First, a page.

November 4, 2013
By Jeff Simon
Once you’ve done all you can to reduce the drag of the airframe, it’s time to add power! Again, it’s best to start by maximizing what you already have. Be sure that the engine is tuned up with the right magneto timing settings, good plugs, wires, etc. Check the engine compressions to ensure that there aren’t any significant valve or ring leaks.
There are a number of options to improve the power output of an engine. However, the simplest approach is to follow the power process from the air intake, through combustion, and out the exhaust.
Starting at the intake, the goal is to ensure that air flows as freely as possible into the cylinder to increase the amount of fuel/air charge that makes it into the cylinder for each compression stroke. Some Mooney aircraft employ a “ram air” valve that bypasses the air filter in flight, increasing the air pressure into the engine by as much as one inch of manifold pressure in cruise. Even without structural mods, you can improve intake airflow. Begin by ensuring that your current air filter is clean and passing as much air through as possible. If you’re interested in improvements beyond stock, supplemental type certificates exist for many certified aircraft to replace the standard air filter with Challenger’s K&N filter replacement. This is an effective modification brought from the automotive world into aviation.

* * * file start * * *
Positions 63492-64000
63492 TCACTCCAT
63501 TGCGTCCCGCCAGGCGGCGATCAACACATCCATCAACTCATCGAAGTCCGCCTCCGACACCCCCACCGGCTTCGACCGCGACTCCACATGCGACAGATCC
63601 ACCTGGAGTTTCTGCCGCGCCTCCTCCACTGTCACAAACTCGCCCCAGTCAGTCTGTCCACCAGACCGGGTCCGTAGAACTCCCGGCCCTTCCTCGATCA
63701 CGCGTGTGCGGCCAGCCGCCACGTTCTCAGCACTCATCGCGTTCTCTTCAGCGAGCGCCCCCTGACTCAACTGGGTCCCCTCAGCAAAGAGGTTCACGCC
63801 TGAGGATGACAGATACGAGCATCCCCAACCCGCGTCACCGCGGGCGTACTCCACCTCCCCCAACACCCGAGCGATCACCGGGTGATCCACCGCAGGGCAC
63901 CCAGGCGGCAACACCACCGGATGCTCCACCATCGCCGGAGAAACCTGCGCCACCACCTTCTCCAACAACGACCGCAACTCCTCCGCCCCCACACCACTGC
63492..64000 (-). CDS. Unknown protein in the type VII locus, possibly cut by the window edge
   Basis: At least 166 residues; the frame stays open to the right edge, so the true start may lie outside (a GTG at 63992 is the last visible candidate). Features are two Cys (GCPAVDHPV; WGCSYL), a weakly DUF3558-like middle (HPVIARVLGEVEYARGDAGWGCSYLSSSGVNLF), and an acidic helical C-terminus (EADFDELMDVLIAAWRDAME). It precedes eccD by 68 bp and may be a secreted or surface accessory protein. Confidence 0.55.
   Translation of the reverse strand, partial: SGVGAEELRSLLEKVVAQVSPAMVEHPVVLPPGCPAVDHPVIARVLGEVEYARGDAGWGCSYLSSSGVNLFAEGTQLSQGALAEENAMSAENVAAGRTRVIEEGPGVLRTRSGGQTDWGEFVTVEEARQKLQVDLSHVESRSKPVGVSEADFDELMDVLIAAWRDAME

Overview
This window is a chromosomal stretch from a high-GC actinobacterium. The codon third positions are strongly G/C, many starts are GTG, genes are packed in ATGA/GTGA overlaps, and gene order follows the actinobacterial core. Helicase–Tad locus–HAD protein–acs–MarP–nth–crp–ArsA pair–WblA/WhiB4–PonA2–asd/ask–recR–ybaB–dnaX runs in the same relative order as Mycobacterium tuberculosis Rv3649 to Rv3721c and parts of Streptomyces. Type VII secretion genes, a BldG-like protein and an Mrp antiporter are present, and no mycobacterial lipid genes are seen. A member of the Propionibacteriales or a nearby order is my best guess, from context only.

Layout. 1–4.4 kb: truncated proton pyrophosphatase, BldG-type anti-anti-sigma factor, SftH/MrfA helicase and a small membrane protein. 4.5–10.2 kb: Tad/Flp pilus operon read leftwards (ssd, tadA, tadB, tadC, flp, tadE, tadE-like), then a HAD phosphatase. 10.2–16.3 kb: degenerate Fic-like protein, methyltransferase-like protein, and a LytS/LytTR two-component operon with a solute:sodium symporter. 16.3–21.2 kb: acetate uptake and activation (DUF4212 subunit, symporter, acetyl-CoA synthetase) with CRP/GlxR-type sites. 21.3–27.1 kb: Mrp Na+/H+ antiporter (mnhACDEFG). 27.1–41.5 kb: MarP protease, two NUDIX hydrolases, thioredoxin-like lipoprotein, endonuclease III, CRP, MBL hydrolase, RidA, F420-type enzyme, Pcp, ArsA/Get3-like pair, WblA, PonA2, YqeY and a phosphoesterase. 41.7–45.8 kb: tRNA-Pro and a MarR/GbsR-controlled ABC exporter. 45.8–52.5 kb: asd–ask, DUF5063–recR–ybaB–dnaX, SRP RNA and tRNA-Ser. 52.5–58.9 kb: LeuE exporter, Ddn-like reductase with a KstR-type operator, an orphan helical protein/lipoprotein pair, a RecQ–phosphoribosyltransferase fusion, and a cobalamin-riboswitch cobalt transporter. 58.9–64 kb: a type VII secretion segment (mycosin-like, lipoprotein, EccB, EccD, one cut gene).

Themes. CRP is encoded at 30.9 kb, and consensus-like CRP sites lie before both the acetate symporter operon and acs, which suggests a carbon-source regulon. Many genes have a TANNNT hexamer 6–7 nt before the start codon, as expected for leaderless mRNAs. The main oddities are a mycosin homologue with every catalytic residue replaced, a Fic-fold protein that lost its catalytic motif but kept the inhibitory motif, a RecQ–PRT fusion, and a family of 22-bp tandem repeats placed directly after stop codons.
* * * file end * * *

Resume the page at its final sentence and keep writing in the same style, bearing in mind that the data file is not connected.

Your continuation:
On the fuel side, GAMI offers custom-balanced fuel injector sets to greatly improve engine efficiency, also making lean-of-peak operations possible. The other side of their business, Tornado Alley Turbos, has a variety of STCs for adding turbochargers to increase power at altitude. This is especially effective in increasing maximum cruise speeds, albeit at higher altitudes.
Aircraft cylinders also can be modified to improve power. For example, some Lycoming 0-320 cylinders can be modified with taller pistons that increase the compression ratio from 8.5:1 to 10:1. Another popular modification is to have the cylinders “ported and polished.” Porting, polishing, balancing, and flow-matching are terms used in the cylinder overhaul industry to describe the improvements that can be made to stock cylinders to increase their efficiency and power output. By smoothing the internal aerodynamics of the cylinder, the efficiency can be greatly improved. In addition, balancing of all reciprocating engine parts reduces power losses due to vibration. Both of these engine enhancements can have a significant impact on the smoothness and power output of your engine. This process can be somewhat more of an art than a science, so it pays to go with a reputable shop that can document their actions and results.
While we’re inside the cylinder, another improvement that can be made is with the ignition process. Electronic ignition systems are available that can control ignition timing to improve power. For certified aircraft, Unison and ElectroAir offer STC’d electronic ignition systems that can control the timing and spark duration to improve efficiency and power output. For experimental aircraft, there are a number of options, including ElectroAir, Lightspeed, and E-Mag.